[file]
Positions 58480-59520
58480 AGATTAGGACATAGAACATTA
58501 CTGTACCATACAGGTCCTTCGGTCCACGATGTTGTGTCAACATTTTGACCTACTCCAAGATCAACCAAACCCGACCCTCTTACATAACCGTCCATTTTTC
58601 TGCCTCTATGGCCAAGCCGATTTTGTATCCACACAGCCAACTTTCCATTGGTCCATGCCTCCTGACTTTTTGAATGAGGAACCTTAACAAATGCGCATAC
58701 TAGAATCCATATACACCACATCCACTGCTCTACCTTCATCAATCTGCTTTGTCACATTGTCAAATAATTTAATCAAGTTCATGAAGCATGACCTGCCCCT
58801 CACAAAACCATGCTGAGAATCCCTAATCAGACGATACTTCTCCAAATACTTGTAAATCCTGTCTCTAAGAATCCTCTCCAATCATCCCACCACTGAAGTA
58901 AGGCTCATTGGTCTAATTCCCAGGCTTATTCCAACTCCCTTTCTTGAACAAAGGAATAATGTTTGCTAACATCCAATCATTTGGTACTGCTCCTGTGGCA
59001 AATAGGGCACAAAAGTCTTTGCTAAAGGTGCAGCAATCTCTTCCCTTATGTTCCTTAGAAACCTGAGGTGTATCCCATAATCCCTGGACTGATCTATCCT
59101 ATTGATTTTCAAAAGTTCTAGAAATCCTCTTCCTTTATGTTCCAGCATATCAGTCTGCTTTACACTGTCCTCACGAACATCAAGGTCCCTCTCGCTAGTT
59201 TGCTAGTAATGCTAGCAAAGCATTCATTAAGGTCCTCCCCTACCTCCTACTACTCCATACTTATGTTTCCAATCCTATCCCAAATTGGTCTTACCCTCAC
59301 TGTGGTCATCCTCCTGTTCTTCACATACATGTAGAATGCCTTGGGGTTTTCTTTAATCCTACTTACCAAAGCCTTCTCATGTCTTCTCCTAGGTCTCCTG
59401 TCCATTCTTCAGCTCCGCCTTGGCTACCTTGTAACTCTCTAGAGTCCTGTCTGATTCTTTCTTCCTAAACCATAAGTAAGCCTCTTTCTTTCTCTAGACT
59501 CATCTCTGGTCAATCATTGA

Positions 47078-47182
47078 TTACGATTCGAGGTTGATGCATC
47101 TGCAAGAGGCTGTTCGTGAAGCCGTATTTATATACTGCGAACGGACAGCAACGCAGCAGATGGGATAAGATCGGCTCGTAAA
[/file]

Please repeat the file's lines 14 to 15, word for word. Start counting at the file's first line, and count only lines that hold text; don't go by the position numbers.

Positions 47078-47182
47078 TTACGATTCGAGGTTGATGCATC